My $42.00 hour at a T-Mobile Hotspot Starbucks

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As any sentient being in the United States is aware by now, Starbucks has partnered with T-Mobile to offer wireless “hotspots” in most of the Starbucks throughout the United States.

They offer 3 different plans, all of for which you can sign up on the (hot)spot: $29.95 per month for unlimited access, or one of two “pay as you go” plans – either the $9.95 for a 24 hour “day pass”, or the “.10 cents per minute with a 60 minute minimum” pass.

Be *very* careful! Don’t be lulled into thinking that if you use the .10 cents per minute pass judiciously, such as by loggin in, grabbing email, and logging out, you can keep your usage low, incurring only the minimum $6.00 fee if you are quick and careful.

The 60 minute minimum is *per* log in. If you log in, grab email, and log out, you will have incurred a $6.00 charge. When you check your email again a half hour later, you will incur an additional $6.00 charge, and so on.

Now, perhaps this should have been obvious to me, but it wasn’t – at the time that I signed up, the wording was ambiguous (“per session” was, I believe, what it said). Now (1/2/04) it says “per session per login”, whatever *that* is supposed to mean. Only once you have actually signed up and are logged in can you find language, should you bother to read the rate plans again, which clearly says “$6.00 minimum per *login*”.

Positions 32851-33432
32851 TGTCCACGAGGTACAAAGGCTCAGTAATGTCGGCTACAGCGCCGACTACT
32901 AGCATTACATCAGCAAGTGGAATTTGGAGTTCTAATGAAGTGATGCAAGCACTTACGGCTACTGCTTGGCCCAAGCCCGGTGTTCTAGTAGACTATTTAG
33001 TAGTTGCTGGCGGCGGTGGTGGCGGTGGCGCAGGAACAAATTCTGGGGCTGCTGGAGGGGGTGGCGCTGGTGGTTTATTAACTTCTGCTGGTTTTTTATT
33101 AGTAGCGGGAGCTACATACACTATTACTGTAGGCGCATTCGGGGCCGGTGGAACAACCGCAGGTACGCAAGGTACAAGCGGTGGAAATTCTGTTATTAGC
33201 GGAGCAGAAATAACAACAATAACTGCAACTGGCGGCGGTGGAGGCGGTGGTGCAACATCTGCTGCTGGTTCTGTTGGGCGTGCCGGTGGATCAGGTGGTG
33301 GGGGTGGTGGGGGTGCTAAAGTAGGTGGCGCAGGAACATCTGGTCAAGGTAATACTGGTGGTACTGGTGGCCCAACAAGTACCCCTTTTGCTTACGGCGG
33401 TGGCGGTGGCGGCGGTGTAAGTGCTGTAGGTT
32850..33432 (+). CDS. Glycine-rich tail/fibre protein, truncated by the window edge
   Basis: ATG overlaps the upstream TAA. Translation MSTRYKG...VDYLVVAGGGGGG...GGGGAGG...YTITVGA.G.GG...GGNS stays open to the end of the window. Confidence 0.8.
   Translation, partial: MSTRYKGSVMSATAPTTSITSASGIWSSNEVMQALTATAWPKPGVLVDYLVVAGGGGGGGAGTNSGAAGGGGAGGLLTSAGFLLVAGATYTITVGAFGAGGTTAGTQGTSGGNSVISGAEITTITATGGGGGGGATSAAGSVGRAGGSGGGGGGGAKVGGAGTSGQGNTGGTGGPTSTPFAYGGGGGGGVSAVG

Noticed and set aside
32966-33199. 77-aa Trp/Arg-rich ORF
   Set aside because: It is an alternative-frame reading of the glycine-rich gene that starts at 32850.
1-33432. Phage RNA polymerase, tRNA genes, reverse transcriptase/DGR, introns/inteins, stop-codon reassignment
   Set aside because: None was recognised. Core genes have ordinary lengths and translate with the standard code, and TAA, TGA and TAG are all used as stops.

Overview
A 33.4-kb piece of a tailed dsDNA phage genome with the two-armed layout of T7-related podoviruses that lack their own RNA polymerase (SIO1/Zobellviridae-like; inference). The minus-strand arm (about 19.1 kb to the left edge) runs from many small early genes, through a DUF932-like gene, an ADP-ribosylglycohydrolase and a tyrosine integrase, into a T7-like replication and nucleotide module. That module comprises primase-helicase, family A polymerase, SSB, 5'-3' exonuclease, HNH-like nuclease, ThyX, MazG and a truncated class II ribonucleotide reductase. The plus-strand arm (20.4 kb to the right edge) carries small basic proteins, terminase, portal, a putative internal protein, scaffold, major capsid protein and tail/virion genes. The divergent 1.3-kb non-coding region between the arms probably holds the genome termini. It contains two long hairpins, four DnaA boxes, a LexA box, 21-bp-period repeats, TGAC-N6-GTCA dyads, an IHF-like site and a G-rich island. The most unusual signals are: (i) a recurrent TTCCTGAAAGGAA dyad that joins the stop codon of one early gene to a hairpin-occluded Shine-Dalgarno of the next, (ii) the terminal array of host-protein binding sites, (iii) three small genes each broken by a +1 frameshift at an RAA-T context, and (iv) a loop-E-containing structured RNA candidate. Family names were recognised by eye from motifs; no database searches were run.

I pointed this out to a nice CS rep when I discovered my *$42.00* bill for roughly an hour at a Starbucks, who offered to let me talk to a manager – thinking, I think, that perhaps he would reverse some of those charges which were so clearly racked up due to a misunderstanding..who would log in 7 times in an hour for $42.00 when they could have stayed logged in for that same hour for $6.00? I didn’t even *ask* the manager to reduce my bill – I just pointed out that the language on the sign up page had the potential to confuse, and he instantly started telling me that I had agreed to their terms and conditions, and he was not going to reduce the charges.

THAT just lost them my patronage. Had I asked, and he refused, I’d be annoyed but take it on the chin, but to jump in and tell me up front that they weren’t about to reduce the charges, but that he would pass on the information about the confusing language simply added insult to injury.

Buh bye, T-Mobile Hotspot.

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